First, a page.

Working out is a great habit to have, but at times, a person may not be in the best position to go out for a run if the temperature is too cold due to weather conditions. For some people, this may make the process of losing weight or getting lean very difficult in the winter. Of course, there are alternatives, like working out indoors, however, when the family pet cannot go for a walk, things get much harder.
Heat is definitely not a friendly condition for dogs. For one they don't usually have shoes on, which means if the pavements get too hot, their paws are put in danger and exposed to getting burned. On top of that, if they over exert themselves, the high temperature may cause a heat stroke. As a consequence, owners may refuse to take their dogs out and exercise them in the summer, which in turn leads to their pets putting on extra weight.
It's been a difficult summer for pet dogs in Britain. A number of owners have decided to keep their dogs indoors and not take them out on walks in fear of their animals getting hurt due to the heat. This is related to the warnings issued by animal charities who explained that dogs could suffer paw burns if walking on pavements that are too hot, as well as get a heatstroke provided they were overly active.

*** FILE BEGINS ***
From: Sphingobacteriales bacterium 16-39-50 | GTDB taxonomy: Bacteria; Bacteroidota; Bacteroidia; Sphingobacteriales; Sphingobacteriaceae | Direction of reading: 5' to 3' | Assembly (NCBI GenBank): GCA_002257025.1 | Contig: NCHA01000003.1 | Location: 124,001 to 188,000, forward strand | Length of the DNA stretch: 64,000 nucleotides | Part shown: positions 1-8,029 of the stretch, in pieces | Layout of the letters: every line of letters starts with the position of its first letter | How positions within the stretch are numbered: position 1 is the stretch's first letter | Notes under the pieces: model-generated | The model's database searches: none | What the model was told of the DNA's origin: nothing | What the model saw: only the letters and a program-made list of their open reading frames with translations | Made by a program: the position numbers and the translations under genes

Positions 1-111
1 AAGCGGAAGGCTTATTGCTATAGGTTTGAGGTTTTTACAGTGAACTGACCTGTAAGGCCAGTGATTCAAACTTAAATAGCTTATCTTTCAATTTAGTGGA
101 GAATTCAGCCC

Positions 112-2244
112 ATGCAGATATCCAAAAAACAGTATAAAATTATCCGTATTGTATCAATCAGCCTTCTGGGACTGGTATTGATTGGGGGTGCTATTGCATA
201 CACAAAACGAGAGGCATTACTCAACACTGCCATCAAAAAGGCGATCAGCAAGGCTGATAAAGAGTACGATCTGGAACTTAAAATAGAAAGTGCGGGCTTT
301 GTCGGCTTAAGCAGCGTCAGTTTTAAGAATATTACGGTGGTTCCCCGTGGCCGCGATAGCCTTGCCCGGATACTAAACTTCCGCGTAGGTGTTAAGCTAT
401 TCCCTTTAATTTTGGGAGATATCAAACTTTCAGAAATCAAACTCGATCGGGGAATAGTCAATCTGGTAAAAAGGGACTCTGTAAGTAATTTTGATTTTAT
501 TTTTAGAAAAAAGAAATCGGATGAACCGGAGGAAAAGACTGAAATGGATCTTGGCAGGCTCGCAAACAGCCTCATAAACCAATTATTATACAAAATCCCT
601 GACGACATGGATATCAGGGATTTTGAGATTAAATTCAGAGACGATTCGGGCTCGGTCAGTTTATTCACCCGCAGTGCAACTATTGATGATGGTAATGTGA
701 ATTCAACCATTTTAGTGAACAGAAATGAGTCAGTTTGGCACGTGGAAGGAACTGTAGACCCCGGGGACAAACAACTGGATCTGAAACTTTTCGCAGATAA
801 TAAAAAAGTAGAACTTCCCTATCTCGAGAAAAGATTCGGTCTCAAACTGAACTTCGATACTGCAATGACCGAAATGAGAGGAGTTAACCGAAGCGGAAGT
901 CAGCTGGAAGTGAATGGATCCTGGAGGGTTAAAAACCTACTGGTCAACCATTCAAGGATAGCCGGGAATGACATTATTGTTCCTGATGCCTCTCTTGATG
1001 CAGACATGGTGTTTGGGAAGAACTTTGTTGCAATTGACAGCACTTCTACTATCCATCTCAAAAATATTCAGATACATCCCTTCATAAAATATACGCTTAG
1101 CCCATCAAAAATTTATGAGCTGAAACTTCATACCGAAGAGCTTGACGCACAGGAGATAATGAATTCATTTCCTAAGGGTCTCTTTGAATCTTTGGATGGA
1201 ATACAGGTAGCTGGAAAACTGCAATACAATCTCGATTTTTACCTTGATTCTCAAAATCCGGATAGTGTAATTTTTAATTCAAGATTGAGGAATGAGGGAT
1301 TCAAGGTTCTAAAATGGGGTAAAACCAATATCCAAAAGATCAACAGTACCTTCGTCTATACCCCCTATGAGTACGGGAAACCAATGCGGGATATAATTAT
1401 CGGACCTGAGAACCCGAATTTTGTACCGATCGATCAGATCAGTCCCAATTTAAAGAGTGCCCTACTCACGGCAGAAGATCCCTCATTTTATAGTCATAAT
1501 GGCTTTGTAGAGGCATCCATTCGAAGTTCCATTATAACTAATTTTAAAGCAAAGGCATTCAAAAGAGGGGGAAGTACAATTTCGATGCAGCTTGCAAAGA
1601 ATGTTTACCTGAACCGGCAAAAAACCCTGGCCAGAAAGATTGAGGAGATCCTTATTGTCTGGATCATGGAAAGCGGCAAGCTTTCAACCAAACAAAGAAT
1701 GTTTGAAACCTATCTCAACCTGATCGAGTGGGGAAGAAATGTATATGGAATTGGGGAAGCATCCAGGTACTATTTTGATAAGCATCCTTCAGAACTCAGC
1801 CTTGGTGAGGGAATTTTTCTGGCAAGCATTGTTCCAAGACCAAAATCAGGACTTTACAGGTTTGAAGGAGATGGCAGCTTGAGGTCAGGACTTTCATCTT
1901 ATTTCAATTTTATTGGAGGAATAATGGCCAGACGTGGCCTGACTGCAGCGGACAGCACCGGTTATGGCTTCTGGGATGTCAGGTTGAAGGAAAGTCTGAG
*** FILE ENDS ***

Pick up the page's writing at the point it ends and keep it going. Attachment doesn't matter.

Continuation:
The decision to protect their pets from the heat has led to a different set of drawbacks for pet owners, such as their animals getting overweight. Because of this, experts have asked that people try to exercise their dogs inside of their homes, which could be done via various schemes such as hiding 'rewards' throughout the house. Otherwise, there is a big risk that the dog will have excessive weight gain.
In relation, Caroline Reay who is a representative of the animal charity Blue Cross, states: "It's too early to tell, but exercise for dogs is the same as exercise for humans. It takes a lot of work to lose weight. You don't want them being too active at home either, because you don't want them to get heatstroke, so the best option is non-vigorous games like hiding food for them."
The suggestion for dog owners is to perhaps get some rubber toys in which they can hide food in which they can have their pets try to get it out. On that note, dog owners should also feed their pets less in case they aren't having enough physical activity, so that they balance things out. The temperatures also lower early in the mornings and late at night, so maybe they could take them on walks at those times.
Tamsin Durston, a canine behavior officer, also added: "Dogs won't necessarily know if they are overheating and might continue to play and dash about in hot temperatures because they might have such a strong desire to play. Just because a dog is chasing a ball and bringing it back, this doesn't mean their body is physically coping with this activity, and they might be likely to overheat. It's up to owners to regulate playtime."